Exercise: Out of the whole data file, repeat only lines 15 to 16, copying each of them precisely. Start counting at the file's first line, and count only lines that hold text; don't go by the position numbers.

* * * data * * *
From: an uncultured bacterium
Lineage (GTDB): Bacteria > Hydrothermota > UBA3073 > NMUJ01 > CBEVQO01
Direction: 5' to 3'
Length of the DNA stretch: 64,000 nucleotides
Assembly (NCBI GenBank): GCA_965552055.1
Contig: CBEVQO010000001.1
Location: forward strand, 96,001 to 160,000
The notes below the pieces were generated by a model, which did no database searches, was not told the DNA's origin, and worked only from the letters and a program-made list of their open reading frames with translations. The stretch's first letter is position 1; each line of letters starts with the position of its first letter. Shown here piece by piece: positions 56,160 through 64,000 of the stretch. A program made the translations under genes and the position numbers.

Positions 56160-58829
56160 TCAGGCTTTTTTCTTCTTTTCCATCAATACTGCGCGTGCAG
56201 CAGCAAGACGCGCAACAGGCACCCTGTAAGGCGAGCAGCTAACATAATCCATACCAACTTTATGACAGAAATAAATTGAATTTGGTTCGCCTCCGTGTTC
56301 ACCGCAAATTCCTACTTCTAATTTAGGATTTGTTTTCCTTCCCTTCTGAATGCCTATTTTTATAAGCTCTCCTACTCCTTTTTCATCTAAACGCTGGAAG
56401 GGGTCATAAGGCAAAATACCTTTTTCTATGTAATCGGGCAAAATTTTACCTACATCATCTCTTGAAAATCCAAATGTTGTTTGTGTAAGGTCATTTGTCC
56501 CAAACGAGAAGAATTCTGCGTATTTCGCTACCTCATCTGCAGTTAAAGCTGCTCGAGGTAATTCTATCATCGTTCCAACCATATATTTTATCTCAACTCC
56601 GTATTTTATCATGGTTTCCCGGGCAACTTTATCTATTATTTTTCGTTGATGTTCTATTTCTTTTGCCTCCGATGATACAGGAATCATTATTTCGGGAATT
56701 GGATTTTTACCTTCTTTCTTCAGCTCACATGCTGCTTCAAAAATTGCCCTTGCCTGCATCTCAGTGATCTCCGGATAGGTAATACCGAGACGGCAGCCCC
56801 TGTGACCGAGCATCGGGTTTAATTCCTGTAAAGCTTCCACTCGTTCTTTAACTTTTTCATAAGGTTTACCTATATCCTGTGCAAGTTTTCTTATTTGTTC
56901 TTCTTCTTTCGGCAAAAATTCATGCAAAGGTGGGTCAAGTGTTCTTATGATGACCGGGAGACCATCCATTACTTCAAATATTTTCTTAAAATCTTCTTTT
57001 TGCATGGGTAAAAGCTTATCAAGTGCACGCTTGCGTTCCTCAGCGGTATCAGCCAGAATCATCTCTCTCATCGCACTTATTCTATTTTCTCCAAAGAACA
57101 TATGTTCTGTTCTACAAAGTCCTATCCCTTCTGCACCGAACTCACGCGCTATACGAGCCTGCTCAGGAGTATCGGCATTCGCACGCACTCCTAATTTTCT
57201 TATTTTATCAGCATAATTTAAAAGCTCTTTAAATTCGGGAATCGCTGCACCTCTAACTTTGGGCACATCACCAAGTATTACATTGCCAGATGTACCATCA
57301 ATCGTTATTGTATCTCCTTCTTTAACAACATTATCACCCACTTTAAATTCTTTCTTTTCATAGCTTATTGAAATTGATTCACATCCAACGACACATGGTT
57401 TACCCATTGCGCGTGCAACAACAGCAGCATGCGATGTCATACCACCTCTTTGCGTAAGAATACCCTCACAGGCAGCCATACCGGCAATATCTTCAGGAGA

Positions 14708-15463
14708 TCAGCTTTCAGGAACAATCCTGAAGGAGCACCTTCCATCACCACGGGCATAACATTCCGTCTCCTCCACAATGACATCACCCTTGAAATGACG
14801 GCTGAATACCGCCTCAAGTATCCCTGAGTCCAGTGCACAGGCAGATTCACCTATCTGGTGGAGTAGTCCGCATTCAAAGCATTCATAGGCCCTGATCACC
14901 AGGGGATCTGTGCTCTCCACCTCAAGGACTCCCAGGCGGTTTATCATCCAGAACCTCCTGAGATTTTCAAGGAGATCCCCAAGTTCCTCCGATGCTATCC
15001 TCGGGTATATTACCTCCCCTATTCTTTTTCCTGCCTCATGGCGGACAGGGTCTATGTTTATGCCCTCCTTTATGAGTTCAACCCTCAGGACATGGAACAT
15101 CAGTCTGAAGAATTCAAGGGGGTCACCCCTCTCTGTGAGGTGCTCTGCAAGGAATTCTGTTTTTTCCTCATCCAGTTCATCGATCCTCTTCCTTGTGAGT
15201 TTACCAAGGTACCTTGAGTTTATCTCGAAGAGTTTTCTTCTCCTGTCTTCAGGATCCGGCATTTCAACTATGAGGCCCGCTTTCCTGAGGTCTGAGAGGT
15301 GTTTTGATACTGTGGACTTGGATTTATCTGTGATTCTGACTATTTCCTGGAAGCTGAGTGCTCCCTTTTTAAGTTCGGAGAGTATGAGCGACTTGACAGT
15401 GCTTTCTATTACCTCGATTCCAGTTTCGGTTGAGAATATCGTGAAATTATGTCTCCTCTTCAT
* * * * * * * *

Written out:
56601 GTATTTTATCATGGTTTCCCGGGCAACTTTATCTATTATTTTTCGTTGATGTTCTATTTCTTTTGCCTCCGATGATACAGGAATCATTATTTCGGGAATT
56701 GGATTTTTACCTTCTTTCTTCAGCTCACATGCTGCTTCAAAAATTGCCCTTGCCTGCATCTCAGTGATCTCCGGATAGGTAATACCGAGACGGCAGCCCC